During this 60-minute workshop, the facilitator will invite participants to present some real-life situation that they would like to investigate. The facilitator will choose one or two of the proposals and will guide the group in investigating the issue with an Management Constellation approach. Some time will also be reserved for Q&A about the method itself.
Making the right choices is not easy for designers in a world of rapid social and technological change. Therefore they need to team up with others that can support with their diverse knowledge and experience: Developers, business specialists, customer representatives, and users. The design process needs to be opened up to non-designers.
At the heart of every software product is the code, and code can have smells as well. Ignoring the smells in your code can lead to disastrous results for your product as well. What are some of those code smells, how can they bring down your software product and do you fix them? Learn more in this session.
Chicken broth with noodles
Chicken shish-kebab served on basmati rice
Vegetable tagliatelle (vegan)
The "create your own conference" part of the program
In times where time to market is crucial, one cannot invest huge chunks of time in requirements gathering while blocking the progress on the project for several months. Using a simple, but effective process based on Agile and Lean principles, at EPAM we have successfully shortened the initial requirements gathering phase for some of our projects while achieving high alignment with all stakeholders and validating the most important aspects of the solution architecture.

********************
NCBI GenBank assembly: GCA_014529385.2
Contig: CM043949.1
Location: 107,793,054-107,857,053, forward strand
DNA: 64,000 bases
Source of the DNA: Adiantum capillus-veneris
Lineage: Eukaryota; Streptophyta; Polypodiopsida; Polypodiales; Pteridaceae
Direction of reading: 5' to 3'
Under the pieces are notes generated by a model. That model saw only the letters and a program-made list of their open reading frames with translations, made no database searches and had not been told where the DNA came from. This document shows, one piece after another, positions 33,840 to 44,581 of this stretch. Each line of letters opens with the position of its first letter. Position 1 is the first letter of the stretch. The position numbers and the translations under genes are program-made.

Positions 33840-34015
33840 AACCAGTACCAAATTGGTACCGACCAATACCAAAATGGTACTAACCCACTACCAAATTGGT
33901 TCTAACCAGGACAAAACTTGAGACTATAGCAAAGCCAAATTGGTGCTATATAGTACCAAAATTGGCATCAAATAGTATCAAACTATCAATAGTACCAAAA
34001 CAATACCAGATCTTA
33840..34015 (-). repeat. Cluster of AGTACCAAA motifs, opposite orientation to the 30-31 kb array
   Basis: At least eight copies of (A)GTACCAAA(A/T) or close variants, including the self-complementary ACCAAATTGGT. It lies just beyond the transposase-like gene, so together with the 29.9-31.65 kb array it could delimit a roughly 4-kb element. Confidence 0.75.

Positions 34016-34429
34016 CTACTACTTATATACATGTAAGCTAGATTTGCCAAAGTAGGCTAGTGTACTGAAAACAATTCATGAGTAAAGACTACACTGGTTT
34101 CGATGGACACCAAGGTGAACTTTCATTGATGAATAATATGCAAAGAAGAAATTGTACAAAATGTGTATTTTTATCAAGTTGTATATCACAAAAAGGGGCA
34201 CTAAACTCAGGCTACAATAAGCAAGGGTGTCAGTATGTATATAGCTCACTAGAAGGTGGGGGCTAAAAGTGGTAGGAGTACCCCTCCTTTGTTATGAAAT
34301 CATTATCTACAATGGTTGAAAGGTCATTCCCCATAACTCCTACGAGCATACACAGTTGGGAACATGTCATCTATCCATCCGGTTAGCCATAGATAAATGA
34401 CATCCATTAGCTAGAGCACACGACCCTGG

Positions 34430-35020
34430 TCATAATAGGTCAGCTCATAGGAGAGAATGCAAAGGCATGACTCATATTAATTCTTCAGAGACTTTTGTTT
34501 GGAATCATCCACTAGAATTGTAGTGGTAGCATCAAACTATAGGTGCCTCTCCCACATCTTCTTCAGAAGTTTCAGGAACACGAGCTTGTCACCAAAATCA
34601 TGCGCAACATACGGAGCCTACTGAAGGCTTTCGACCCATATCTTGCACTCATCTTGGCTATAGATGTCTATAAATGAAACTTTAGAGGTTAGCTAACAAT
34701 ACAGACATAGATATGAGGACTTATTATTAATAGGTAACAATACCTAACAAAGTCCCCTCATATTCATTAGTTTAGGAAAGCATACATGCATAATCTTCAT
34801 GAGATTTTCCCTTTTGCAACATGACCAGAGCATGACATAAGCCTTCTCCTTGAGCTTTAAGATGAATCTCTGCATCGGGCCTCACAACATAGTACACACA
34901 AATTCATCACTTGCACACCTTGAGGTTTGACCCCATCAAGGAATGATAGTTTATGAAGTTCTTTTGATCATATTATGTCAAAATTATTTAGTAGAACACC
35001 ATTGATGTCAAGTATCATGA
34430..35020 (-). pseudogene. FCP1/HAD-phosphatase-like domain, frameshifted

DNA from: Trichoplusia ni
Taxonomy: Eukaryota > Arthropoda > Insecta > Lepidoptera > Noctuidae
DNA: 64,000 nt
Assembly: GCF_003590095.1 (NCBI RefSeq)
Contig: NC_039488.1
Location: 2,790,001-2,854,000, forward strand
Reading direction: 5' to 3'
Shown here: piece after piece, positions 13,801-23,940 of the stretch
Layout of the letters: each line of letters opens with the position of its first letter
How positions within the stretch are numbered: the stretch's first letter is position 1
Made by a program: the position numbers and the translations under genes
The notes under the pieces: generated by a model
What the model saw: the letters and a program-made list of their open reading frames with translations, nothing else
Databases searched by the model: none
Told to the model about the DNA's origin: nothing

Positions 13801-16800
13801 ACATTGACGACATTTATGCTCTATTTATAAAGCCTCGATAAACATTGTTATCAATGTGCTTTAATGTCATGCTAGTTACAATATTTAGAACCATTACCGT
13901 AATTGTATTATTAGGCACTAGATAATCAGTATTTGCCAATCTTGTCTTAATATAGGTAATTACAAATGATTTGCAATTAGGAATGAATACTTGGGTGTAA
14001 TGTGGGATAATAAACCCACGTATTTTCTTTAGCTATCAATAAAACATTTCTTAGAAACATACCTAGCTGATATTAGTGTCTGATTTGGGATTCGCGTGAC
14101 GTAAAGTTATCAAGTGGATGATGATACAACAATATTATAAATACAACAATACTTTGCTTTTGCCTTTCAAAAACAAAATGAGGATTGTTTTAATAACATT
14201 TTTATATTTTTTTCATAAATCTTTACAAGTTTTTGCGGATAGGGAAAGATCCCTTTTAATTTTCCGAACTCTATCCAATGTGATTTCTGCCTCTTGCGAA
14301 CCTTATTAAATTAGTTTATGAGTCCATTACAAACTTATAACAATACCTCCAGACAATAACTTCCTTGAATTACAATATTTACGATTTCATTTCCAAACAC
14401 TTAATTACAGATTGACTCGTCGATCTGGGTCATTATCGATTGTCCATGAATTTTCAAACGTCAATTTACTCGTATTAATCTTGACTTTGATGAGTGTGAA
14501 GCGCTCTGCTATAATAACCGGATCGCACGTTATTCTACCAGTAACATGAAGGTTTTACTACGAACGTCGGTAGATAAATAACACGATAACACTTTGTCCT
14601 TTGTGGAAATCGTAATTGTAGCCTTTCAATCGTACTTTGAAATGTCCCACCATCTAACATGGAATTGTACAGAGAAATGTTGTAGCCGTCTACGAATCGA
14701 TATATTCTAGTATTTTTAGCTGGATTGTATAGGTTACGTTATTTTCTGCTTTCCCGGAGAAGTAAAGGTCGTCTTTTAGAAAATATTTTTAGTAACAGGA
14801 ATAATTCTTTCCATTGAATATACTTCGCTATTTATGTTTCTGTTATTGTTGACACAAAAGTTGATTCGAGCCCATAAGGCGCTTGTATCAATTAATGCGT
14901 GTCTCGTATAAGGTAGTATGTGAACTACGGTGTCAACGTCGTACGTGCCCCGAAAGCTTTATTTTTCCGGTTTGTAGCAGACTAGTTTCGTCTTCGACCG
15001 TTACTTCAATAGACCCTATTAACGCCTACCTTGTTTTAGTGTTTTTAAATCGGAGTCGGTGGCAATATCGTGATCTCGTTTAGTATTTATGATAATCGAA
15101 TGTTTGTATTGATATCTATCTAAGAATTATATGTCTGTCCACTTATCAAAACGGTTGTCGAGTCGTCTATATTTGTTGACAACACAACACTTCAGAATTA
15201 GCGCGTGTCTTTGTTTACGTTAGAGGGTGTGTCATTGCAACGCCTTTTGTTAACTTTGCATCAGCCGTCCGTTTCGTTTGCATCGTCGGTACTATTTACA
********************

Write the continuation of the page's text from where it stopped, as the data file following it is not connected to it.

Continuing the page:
Building better products and building them better is not a sufficient recipe for success. Each day of our lives is filled with jobs we have to do. For most of those jobs we are not payed, so we pay gladly when we can save time – that is the only fixed currency. Products that try to take more of our time and give nothing in exchange will not be appreciated – no matter how good they are. So what job does your product do for others?
Every organization has tribes. And every tribe has it's rules and believes. Lets walk through them during this talk and understand how it is to be part of every tribe. Through that journey you can better understand how you can help others to move one tribe up.
In this workshop, we'll do some mob programming. We'll write together as a group tests and code for solving a real Star Wars problem. And we'll discuss what we're doing, refine our specs, as well as see what changes in the design tell us. No need to know how to code. Star Wars knowledge is preferable. The key thing is to understand better what the other side lives. Neither of us is on the Dark Side.
The listener will get from this session easy-to-apply tools to equip their Agile implementation an extra focus on their real customer to maximize customer satisfaction and create an important foundation for the buy-in of Agile by the business.
Making decisions in groups is our daily bread. Together we ponder over the right architecture, we select tools and set rules that we should follow as a team. In case of errors we discuss and decide how to get rid of them once and for all. We discuss, exchange point of views, bring arguments... or even yell at each other. During this talk I would like to present various ways of making decisions. It doesn't take much to turn your oh-no-yet-again-a-boring-discussion into something much more exciting, and with better chances of finding good solutions to the problem at hand.
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The ACE! 2015 program is being designed by: